Aligning Research to Inform Climate Policies, Plans and Practice in Africa

26 Jul, 2021 Article 13

By Dr. Geoffrey Sabiiti

With contributions from the ICPAC Climate Change Technical Working Group

1_j532VAmXdz9BV2_2pEH3wg.png

© AAS Open Research

Planning for climate change smart actions and solutions requires a great deal of information. Despite minimal benefits expected from climate change in Africa, the challenges have become widespread and cross-cutting. Much of the challenges fall disproportionately on the poor countries majority of which are in Africa. According to studies (Kompas et al., 2018 and Thurlow et al., 2012), climate change related hazards account for economic losses of about 4% of gross domestic product (GDP) in some Africa countries annually. Such events (floods and droughts) and their impacts are on the rise and are projected to increase, especially if global surface temperature change goes above 1.5°C with reference to pre-industrial levels (Kompas et al., 2018). Several policies and plans including the Nationally Determined Contributions (NDCs), National Adaptation Plans (NAPs) and other strategies have been developed to address climate change issues.

For many countries, climate change related policies aimed at addressing 1.5–2.0°C change impacts following the Paris Agreement and consequently the NDCs are not backed by ground evidence. Moreover we need to plan for impacts resulting from more than 2°C global average temperature changes at national and subnational scales (Archie et al., 2018; Hallegatte et al., 2011). A significant gap in quantifying the impacts of climate change(Sabiiti et al., 2018) at national and local scales across most Africa regions still remains. One saying goes “if you can measure it, then you can manage it”. New research information(Finney et al., 2019) and realities keep emerging and so should the climate policy landscape in Africa.

Innovation, invention, knowledge creation and creativity are all founded on research. Unfortunately, many times the new information is especially generated by scientists from the global north with less input by Africa based institutions and scientists who would have provided most of the national and local context. Financing research has to be made a priority in Africa through appropriate budget allocation towards research. The uniqueness of climate change indicators/drivers, socio-economic characteristics and interventions is such that “there is no one size fits all”.

To effectively address climate change, evidence-based information, planning and programming is critical. In Africa, most policies are developed with support from consultants, some of whom are from the private sector, while others are from outside the countries for which the policies are intended for. There is a potential danger that local knowledge and research are not always embedded to inform formulation of these policies and that knowledge gained and tools used and developed are not retained in Africa. Policy makers and researchers need to dialogue continuously but this is rarely the case. Limited political will and funding for policy implementation makes this continuous dialogue a pipe dream. The gaps in climate change information are equally huge. It then remains doubtful if the presence and implementation of such policies can unlock potentials for socio-economic transformation across Africa.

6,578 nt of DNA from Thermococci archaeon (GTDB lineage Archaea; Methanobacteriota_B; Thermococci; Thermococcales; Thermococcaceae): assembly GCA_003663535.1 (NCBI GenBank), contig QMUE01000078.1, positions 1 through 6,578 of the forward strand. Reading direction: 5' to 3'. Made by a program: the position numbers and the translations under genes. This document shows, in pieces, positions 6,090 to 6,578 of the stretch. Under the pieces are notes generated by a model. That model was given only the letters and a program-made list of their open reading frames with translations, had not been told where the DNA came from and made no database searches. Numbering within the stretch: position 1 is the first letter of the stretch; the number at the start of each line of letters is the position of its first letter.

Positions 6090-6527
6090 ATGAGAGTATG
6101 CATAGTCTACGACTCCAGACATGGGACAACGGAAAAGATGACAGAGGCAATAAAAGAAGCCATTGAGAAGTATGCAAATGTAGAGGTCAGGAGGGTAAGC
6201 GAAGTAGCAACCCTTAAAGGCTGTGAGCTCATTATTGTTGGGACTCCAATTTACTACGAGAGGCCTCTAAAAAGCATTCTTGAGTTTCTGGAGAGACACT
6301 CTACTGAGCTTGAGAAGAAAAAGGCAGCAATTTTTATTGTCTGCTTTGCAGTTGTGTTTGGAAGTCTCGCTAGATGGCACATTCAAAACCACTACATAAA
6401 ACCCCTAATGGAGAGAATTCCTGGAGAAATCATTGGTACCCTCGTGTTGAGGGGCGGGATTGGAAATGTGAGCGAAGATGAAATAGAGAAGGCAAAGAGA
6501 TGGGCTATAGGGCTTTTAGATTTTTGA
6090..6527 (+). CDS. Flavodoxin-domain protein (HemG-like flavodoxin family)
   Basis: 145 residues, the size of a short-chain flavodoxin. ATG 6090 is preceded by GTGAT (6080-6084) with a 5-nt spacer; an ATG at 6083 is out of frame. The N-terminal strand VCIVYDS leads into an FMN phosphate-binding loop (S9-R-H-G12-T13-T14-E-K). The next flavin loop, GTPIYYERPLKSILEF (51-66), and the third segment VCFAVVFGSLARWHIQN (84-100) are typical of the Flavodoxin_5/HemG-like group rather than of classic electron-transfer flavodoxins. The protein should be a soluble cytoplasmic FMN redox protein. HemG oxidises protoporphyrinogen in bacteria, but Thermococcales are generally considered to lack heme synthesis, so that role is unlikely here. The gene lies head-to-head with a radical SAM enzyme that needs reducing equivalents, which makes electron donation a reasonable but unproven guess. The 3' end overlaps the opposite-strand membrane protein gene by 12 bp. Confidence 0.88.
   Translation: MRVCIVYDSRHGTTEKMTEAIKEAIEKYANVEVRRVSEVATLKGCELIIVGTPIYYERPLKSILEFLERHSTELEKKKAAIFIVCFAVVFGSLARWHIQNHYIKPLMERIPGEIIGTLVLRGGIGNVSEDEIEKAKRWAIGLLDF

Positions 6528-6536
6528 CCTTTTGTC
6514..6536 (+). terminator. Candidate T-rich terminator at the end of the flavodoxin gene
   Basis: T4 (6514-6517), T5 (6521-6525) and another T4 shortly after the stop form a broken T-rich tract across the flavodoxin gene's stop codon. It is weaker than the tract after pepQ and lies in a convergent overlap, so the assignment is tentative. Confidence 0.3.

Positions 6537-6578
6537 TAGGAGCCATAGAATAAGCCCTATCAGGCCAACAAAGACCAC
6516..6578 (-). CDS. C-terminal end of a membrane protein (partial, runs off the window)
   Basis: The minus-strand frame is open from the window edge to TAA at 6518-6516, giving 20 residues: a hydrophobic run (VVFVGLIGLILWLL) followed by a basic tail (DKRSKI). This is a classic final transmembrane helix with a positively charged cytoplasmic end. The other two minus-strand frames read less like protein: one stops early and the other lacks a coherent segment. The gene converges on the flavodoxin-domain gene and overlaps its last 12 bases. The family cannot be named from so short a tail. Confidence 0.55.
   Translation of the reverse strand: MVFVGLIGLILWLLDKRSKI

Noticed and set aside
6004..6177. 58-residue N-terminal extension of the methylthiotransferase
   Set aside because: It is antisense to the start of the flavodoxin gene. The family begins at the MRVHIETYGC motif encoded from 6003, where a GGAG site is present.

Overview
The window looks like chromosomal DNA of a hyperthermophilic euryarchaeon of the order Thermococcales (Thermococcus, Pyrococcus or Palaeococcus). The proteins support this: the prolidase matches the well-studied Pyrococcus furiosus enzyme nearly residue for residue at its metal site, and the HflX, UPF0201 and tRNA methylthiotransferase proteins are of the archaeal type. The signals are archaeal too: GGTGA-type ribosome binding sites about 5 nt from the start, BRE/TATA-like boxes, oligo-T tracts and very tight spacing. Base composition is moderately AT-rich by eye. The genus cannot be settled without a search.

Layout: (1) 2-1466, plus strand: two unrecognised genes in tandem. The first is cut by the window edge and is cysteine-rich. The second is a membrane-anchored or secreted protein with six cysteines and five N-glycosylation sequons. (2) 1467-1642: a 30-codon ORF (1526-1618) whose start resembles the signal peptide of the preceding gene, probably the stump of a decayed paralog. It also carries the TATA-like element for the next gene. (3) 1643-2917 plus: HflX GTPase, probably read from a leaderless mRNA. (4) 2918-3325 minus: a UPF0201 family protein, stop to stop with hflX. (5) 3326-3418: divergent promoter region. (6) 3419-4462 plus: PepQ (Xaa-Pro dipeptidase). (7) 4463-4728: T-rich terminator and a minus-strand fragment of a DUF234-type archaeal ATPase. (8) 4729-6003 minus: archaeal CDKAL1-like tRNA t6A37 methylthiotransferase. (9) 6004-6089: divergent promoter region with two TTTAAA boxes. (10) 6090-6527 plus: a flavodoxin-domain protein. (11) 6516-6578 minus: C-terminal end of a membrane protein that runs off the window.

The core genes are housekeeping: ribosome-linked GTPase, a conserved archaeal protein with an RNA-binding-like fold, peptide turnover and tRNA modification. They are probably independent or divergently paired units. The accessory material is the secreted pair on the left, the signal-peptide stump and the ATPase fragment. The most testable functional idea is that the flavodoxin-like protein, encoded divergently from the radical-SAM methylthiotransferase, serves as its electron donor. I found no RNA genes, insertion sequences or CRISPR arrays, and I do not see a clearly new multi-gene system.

This article identifies key research related areas to be addressed to aid and improve climate policies formulation and climate change actions;

Scale-relevant data and information generation

Incomplete knowledge of climate change, current vulnerability, uncertainties about projected future vulnerabilities always lead to a mismatch between targeted interventions and required solutions. African countries need to invest in weather prediction to increase resilience. Although better early warning information is still needed, there still exists a gap in dissemination and utilization of what is already available. To achieve better results, this effort has to be jointly led by African institutions and scholars with majority of funding from national governments and the private sector. This might seem like a hard problem, but rapid progress is possible.

Participatory approach and stakeholder engagement

This will aid and increase the uptake of new technologies and tools in order to strengthen climate actions across vulnerable communities. The views of the vulnerable people have to be clearly identified in terms of how they want solutions delivered to them. The local traditional knowledge and learning is a powerful ingredient to achieve some of the goals in community level projects and interventions. Involvement of stakeholders at all levels of decision making promotes collective ownership of initiatives, hence high chances of success.

Capacity and technology transfer

Human and institutional capacity on data collection and analysis, research, climate change reporting and advocacy has to be strengthened across the continent. There is also a need to integrate climate change across curriculum at school, college and University levels. Africa needs cutting-edge technology to accelerate development and should not be a dumping ground for obsolete technologies that do not sustainably solve problems in the continent.

Infrastructure Development